Wednesday, 9 November 2011

The annual, weary, poppy debate

It's that time of year, when social pressure means that anyone in the public eye is compelled to wear a poppy for Remembrance Day, and anyone not wearing one is looked at funny.

Why don't I wear one? Because David Cameron is just plain wrong when he says that:
wearing a poppy [is] to remember those who have given their lives for our freedom 
The poppy appeal raises money for British Army veterans and their families. It doesn't restrict funding to those who fought in the one justified war the British have fought in past centuries (WW2, in case you're wondering). It represents one side in a string of conflicts, many of which can't be justified: Ireland over the centuries, India, Kenya, Malaya, South Africa, Suez, Iraq, Afghanistan (repeatedly) and a whole string of other vicious wars of conquest and oppression which can't be justified. Most of these people haven't given their lives for 'our freedom', but for colonialism, capitalism and racial supremacy. I can't see how 'our freedom' was served by invading Iraq, arming Saudi Arabia or bombing Libya: there are arguments for and against these actions, but no Saudis have been freed, let alone the rest of us.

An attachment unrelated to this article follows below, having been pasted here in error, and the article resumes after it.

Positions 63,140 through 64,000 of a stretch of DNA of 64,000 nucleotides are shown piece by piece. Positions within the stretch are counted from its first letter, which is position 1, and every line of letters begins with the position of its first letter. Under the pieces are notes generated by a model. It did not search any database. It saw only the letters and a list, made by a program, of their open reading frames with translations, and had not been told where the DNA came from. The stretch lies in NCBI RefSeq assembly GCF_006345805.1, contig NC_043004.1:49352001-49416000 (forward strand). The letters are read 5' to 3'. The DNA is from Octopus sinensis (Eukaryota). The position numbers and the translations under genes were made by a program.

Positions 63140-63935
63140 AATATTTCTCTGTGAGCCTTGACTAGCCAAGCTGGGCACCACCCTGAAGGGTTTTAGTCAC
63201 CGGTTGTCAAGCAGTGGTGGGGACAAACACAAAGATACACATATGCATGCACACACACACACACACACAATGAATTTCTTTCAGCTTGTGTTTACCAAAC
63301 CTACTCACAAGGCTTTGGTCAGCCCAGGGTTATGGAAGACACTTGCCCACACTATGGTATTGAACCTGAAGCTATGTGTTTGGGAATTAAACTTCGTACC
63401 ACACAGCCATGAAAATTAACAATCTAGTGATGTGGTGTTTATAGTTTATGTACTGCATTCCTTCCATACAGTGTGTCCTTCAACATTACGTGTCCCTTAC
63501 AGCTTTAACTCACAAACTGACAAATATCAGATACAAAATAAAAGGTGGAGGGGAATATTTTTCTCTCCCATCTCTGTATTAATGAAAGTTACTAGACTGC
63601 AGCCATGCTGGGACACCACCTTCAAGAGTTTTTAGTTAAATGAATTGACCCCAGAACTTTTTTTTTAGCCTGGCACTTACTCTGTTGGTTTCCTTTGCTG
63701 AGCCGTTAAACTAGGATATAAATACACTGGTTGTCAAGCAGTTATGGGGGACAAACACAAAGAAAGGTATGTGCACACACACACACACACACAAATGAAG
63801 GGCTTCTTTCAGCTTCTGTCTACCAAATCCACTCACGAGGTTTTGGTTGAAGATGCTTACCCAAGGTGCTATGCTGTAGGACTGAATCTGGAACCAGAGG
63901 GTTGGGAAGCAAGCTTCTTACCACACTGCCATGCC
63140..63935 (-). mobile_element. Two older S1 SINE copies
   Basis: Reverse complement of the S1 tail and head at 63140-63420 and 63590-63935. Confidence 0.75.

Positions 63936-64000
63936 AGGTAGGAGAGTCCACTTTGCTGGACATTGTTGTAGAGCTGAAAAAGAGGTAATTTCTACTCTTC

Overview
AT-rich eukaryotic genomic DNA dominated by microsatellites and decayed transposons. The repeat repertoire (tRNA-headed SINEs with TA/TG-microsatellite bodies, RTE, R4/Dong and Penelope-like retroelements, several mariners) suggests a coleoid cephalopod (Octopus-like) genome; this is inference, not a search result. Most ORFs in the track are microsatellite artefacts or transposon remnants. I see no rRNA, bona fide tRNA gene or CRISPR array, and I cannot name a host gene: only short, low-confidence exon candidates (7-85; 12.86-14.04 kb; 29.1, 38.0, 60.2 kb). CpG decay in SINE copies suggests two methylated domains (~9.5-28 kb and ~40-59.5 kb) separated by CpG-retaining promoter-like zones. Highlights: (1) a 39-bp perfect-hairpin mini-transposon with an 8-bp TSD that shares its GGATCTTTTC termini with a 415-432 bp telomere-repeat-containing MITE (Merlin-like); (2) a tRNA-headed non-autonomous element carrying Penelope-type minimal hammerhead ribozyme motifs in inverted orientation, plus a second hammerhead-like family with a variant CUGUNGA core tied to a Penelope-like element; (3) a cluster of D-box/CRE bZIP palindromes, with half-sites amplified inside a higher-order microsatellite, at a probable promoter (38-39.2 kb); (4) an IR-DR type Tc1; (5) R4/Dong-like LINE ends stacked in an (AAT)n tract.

The usual counter-claim to this is that we're helping and remembering the soldiers, who don't make policy. There's something to this: economic conditions drive people into the armed services very often, and I wouldn't blame individuals for that - though I do note that the UK Armed Forces are professionals: nobody's been conscripted. If the poppy symbolically represented all those who did what they were told without being responsible for wars' intentions, then we'd remember all those German conscripts too.

I will wear a poppy one day: when it represents all those killed in war, without regard to which side they were on, or whether they were military or civilians, such as the Bloody Sunday victims. It's time that public discourse on this grew up: the British state is not and rarely has been unequivocally supportive of freedom and democracy. Not every war has been a 'just' one.


ed said...

Spot on Vole. You just articulated everything I feel about poppies. Though, whenever I try to raise it with people, I either trip up on my own lack of eloquence or spark such intense responses of 'shame on you!' that my testicles crawl back up into my body and don't safely descend again until November 12th.

I've noticed that Jon Snow doesn't wear one though, the legend.

dkernohan said...

Would you wear a white poppy? I was wondering about going that route this year.

The Plashing Vole said...

I'm undecided about the white poppy. Yes, it commemorates all the dead and the general futility of war - but I'm not an all-out pacifist. Tricky.